- Donald Trump’s former personal lawyer and fixer Michael Cohen has completed his criminal home imprisonment sentence.
- Cohen vowed to continue helping law enforcement investigate the former president, the Trump Organization and others in Trump’s orbit.
- The Manhattan resident, once counted among Trump’s most loyal employees, has become a prominent critic of the former president and a key witness in the investigation that still haunts Trump.
Donald Trump’s former personal lawyer and fixer Michael Cohen completed his criminal home sentence on Monday — and vowed to continue helping law enforcement investigate Trump’s orbit of the former president, the Trump Organization and others.
Cohen, who was controversially put back in prison by federal officials last year after winning an initial furlough, also told CNBC that he would insist “to advance prison reform by any means”. Will stay
Cohen said in a statement after submitting paperwork to end his home confinement in Manhattan federal court, saying, “My release today is in no way at the behest of Donald J. Trump and for actions done to my advantage. denies.”
But it also doesn’t negate the behavior of the Justice Department, Cohen said, adding that Trump’s Attorney General William Barr, the federal prosecutor who filed criminal charges against him, his sentencing judge “or Donald Trump himself in my initial prosecution.”
A lawyer for Cohen has previously said that he appears to have been unjustly targeted and selectively prosecuted during the Trump administration. The lawyer also said that Cohen was not given credit for his sentence despite the cooperation of investigators, while others in the Trump Organization were not prosecuted by federal officials.
In his statement on Monday, Cohen said, “I am aware of my responsibilities and my release today will not nullify my commitment to law enforcement.”
“I will continue to testify, document and cooperate on all investigations to ensure that others are held accountable for their dirty deeds and that no one is held above the law,” he said.
The Manhattan resident, once counted among Trump’s most loyal employees, has in recent years become a prominent critic of the former president and a key witness in the criminal and civil investigations that still haunt Trump.
Those investigations include an investigation by the Manhattan District Attorney’s office, which in July criminally charged the Trump Organization and its chief financial officer Alan Weiselberg with a long-term plan to avoid paying taxes on executive compensation. Trump’s company and Weiselberg have pleaded not guilty in that case.
The DA’s office and New York Attorney General Letitia James’ office are continuing an investigation based on Cohen’s allegations that the Trump Organization fraudulently misappropriated the value of real estate assets to win less tax liability and more favorable loan and insurance terms. Told. Cohen made the allegations during testimony to Congress.
Cohen pleaded guilty in 2018 to federal tax offenses, lying to Congress, and publicizing financial violations. The allegations related to the payment of money to two women, porn star Stormy Daniels and Playboy model Karen McDougall, to keep quiet about their alleged affairs with Trump shortly before the 2016 presidential election. The former president denied the claims of the women.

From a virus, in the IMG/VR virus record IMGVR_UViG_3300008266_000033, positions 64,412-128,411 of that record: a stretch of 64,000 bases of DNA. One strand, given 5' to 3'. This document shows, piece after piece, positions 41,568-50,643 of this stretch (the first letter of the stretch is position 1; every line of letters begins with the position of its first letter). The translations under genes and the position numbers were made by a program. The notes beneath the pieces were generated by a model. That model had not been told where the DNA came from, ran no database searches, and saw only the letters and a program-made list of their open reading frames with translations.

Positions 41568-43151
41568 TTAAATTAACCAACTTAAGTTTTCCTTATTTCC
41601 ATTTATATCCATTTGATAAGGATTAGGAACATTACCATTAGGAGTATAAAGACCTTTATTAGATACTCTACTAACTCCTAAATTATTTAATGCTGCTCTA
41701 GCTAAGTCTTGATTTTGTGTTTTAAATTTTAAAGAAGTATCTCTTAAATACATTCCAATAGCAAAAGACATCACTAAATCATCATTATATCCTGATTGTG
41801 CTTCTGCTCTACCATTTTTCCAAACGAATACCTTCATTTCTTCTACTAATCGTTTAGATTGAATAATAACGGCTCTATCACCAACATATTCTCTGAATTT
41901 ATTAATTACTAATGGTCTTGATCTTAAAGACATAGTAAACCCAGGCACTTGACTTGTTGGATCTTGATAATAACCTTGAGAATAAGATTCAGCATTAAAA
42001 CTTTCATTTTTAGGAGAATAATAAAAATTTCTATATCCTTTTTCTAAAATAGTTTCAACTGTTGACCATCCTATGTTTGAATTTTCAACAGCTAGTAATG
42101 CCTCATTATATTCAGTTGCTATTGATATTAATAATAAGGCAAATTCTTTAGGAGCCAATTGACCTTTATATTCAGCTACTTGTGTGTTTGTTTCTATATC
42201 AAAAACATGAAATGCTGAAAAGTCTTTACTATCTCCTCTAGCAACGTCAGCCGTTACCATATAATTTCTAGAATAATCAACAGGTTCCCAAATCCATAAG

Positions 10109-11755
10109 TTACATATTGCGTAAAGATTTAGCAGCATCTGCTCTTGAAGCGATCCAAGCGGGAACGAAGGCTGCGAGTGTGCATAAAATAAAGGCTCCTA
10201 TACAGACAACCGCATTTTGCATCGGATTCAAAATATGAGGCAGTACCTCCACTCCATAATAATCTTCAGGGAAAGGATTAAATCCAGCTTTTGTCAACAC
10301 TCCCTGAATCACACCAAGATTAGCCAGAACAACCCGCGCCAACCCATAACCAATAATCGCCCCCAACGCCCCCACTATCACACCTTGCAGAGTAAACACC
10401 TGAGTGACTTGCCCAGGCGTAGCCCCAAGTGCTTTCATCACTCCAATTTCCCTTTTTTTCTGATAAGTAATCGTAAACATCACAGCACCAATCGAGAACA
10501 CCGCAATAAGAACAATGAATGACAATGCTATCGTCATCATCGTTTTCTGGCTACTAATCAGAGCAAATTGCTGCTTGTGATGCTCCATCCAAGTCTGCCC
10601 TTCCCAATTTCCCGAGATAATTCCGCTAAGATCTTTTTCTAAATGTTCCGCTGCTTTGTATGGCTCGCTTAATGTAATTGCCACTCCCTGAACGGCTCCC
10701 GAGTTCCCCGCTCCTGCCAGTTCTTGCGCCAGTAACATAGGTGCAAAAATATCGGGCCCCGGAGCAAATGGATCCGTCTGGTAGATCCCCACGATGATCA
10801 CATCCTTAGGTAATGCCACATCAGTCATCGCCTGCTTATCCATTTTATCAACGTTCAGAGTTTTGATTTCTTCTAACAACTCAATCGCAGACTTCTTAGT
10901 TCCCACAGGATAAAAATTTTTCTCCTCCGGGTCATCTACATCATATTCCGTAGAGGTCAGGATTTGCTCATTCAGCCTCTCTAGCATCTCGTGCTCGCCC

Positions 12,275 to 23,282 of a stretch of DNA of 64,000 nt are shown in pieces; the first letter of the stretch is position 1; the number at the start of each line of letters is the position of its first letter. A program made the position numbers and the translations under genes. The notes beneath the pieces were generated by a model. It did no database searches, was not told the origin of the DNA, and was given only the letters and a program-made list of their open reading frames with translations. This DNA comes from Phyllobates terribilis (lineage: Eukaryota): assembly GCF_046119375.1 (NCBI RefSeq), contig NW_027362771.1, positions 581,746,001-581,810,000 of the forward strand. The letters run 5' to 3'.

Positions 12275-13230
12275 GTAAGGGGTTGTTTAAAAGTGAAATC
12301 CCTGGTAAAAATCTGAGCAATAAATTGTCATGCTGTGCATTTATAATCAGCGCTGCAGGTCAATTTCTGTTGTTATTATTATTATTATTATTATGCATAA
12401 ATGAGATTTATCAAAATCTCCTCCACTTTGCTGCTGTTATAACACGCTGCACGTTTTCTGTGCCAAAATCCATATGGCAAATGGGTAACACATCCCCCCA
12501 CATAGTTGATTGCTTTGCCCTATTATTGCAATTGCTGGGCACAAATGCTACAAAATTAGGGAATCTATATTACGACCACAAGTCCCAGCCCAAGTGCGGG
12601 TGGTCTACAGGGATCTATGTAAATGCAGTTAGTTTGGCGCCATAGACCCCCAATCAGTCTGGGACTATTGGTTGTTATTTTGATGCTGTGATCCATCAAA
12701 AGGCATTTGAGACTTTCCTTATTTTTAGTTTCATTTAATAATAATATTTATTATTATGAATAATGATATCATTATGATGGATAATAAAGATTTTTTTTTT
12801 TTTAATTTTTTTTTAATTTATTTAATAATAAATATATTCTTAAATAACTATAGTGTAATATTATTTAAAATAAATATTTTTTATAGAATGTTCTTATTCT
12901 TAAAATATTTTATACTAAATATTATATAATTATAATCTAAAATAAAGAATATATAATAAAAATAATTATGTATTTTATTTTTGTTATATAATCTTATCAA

Cohen admitted that he facilitated payments to Daniels and McDougall at Trump’s instructions. The Manhattan US Attorney’s Office has said that Trump, identified as “Personal-1” in charging documents, Cohen and directed him with the goal of influencing the outcome of the 2016 election.
However, the US Attorney’s Office never charged Trump with crimes related to that plan, despite Cohen being prosecuted for it.
Cohen, who was sacked for his crimes, was sentenced to three years in prison.
But he was imprisoned in the spring of 2020 after serving more than a year behind bars due to concerns of an increased risk from COVID-19 due to pre-existing health conditions.
Weeks after being released, Cohen was thrown back in prison after he refused a demand by federal probation officials that he not publish a planned book about Trump, or any other book, while in home confinement. I used to serve the balance of his punishment.
Trump was still president at the time, and his Attorney General Barr oversaw the Bureau of Prisons, the agency that ordered Cohen to be shut down again.
Cohen was released from prison within a few weeks when a federal judge ruled that his re-imprisonment was retaliatory.
Judge Alvin Hellerstein said at the time, “In my 21 years of being a judge and punishing people,” I have never seen such a clause prohibiting publication of the book.
The BOP denies retaliation against Cohen, whose book about Trump, “Disloyal,” became a bestseller.
Earlier this year, Cohen lost a bid to end his home confinement by seeking credit against his sentence as a result of work and educational courses completed in prison.
Cohen cited the First Step Act, a federal law signed by Trump that was mandated by the U.S. Attorney General by developing a system to assess the risk of reintegration of prisoners through educational programs and other means and reduce the size of the federal prison population. Tries to reduce
The judge, who denied Cohen’s effort, supported prosecutors’ argument that the First Steps Act program envisions a “phase-period” that would allow the BOP to develop tools to assess the risk of recurrence until January 15, 2022. will allow.
Cohen told CNBC that his continued efforts to reform U.S. prisons “will include ensuring that all federal inmates receive earned time credits pursuant to the Phase I Act, which takes effect Jan. 15.”